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EYES ON CULTURE #024
27 September 2023
I’m Feeling Lucky
EYES ON: Maya Man’s I’m Feeling Lucky
Even if you don’t yet know Maya Man’s work, you’ll be instantly familiar with it. You’ve seen the fonts, scrolling in bed, bleary-eyed. You’ve read the text a hundred times over. It’s all (perhaps embarrassingly) very recognisable—that’s because it’s taken straight from your Instagram feed.
Maya Man’s most recent release, I’m Feeling Lucky, takes the aesthetic language associated with the culture of online astrology and braids it into a long-form generative project. The result is a series of random outputs that reflect the randomness of astrological readings that have proliferated across social media for years.
WHY WE’RE WATCHING:
There are loads of notable aspects of this collection that make it really effective at capturing the cultural phenomenon that it’s talking about: the strength of its aesthetic language, Maya Man’s commitment to that language, as well as the relevance of its subject matter to us all and to digital art making more generally.
For us, though, the aspect that makes this project most effective is that many of its outputs are really funny.
With each generated declaration or piece of advice that’s pumped out (such as “You may express your instinct” or “Others find you lucky and normal”), you can’t help but giggle in response. Completely nonsensical yet spoken in an all-knowing tone, the made-up phrases bottle up online teenage self-seriousness in all its ridiculousness.
But, not only are the phrases ridiculous, as their interpreter, so are you. Just like with a horoscope that doesn’t quite fit, with each generated phrase you bend over backwards to find its relevance to your personal life. And, even with the knowledge that I’m Feeling Lucky’s lessons are categorically random, you still give it a go. With no success in finding a meaningful fit, or worse, success, you are left embarrassed for implicating yourself and so for being the very thing the project is making light of.
One Stop Too Far
EYES ON: Burberry Street Station
For London Fashion week (which feels like forever ago already), London’s Bond Street tube station was temporarily transformed into “Burberry Street”. Every piece of signage was overlaid with Daniel Lee’s blue in a remarkably seamless way (literally no visible poster seams), that made the tube-makeover feel very real.
This textbook guerrilla marketing move caused perhaps as much alarm as it did delight in commuters. Some oohed and aahed while others got lost.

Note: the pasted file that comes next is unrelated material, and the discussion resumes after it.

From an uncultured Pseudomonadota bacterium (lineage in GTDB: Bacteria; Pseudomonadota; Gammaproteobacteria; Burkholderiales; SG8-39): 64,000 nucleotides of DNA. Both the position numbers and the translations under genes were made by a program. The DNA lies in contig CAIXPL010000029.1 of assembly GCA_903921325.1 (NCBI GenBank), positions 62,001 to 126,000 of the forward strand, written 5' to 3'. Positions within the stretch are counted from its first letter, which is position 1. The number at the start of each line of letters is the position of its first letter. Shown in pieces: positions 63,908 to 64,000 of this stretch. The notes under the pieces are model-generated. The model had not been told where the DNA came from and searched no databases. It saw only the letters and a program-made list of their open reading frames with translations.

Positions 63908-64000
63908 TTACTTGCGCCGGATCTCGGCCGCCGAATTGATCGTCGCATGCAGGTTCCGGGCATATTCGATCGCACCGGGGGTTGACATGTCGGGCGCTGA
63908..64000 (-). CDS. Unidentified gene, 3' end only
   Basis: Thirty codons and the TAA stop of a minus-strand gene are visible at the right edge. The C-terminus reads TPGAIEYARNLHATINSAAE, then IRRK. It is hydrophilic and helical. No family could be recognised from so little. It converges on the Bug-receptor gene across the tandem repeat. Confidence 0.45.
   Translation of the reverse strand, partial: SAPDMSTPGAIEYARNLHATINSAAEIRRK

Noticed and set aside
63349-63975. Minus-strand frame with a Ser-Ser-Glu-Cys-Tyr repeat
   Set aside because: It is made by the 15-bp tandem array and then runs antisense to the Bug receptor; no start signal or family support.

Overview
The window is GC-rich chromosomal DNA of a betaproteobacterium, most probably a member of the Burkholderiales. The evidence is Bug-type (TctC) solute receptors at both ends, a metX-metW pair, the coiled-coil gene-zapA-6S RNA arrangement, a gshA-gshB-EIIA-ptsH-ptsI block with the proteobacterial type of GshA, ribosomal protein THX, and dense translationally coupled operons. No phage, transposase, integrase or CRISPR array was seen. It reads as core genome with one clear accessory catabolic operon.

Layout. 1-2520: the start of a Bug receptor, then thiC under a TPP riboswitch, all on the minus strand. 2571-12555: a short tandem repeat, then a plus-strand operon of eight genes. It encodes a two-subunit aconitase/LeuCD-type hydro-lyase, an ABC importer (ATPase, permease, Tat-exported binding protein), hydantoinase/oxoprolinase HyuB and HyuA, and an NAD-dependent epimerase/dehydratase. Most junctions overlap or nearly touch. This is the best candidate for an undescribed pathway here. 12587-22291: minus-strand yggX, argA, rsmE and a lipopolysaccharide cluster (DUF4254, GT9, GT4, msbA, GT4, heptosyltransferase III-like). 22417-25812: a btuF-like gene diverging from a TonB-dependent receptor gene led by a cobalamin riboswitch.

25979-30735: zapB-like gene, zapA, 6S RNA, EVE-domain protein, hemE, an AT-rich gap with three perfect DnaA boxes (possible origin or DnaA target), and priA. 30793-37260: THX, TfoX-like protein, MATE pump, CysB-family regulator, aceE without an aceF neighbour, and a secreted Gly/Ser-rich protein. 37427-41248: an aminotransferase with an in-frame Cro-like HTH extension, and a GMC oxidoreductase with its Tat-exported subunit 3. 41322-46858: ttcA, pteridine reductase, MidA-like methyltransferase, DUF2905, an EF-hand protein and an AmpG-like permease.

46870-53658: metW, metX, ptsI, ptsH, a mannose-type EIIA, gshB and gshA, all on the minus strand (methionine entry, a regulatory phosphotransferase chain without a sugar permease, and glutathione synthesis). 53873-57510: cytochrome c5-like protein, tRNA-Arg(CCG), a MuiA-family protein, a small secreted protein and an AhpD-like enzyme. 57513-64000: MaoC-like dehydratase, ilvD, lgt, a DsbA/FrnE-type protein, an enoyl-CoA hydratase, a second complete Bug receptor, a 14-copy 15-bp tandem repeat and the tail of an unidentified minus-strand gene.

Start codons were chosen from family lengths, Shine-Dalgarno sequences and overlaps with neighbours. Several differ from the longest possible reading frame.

WHY WE’RE WATCHING:
Without going into the ethics of commodifying public services for private gain, the Burberry Street stunt reveals just how far brands have become intertwined with life, how un-separate they are from the fabric of society. The stunt turned out to be a nice little metaphor for this, with people literally getting lost between the brand’s world and reality, unable to differentiate between the two.
Practical way-finding was swapped out for fiction, maybe too easily. At least when London’s Barbican station was transformed into Barbie-can station for the movie, the new name sounded like the original.
We all love a fun routine shake-up, but not one that means we find ourselves at the other end of the train line. This renaming stunt literally begs the question of whether we’ve gone too far.
The Great Divide
EYES ON: Physical art mediums in digital art
In discussing Katherine Frazer’s Gemma-commissioned work, Life Force, Michael Connor of Rhizome brought up the blog PAINTED, ETC. by Ry David Bradley. The blog, started in 2009, aimed to “document what was happening to painting as it collided with network culture”, meaning it recorded all types of artworks, from paintings that look digital to digital works that look like paintings. From this blog, a semblance of a definition for the (maybe impossible to define) term “digital painting” could be pieced together.
In mentioning this blog, Connors points out that a new style of work is increasingly falling under the label of digital painting. Previously, works fell under this category because they had a messy digital mark making that looked “painterly”. Wet and gestural, their pixels slid like paint.
But later on, work like Katherine Frazer’s, which possesses a very different kind of mark began to be referred to as digital painting too. Hard-edged, corporately clean, these paintings are much less obviously “paintings”. Instead, their mark making makes very clear which professional digital tools were used in their creation process (Frazer actually makes some of her paintings from Keynote, a tool young professionals know all too well).
WHY WE’RE WATCHING:
Although a differentiation between painterly and not-so painterly digital artworks—those with evidence of “brushstrokes” and those without—has been developing over many years, the difference doesn’t really have a claim on who actually gets to live under the umbrella of digital painting. All types of digital painting are welcome (?)
The same is true for digital generative art. In fact, this very conversation—on a digital work’s relationship to physical creative mediums—was nicely echoed in a tweet posted right next door, in the world of NFT generative art twitter. The tweet identified the very same chasm developing between generative art projects that feel digital and those that imitate the textures of physical art mediums (watercolour, oil paint etc.).
Digital art’s relationship to physical art mediums is rightly a big subject of interest and one that can teach us more about how different types of digital art work.
Weirdly, that’s not at all the case in the world of digital fashion. Digital clothes almost always directly mimic the textures of physical materials without a peep about the implications of doing so or the alternatives to doing so. There’s still SO much to get into!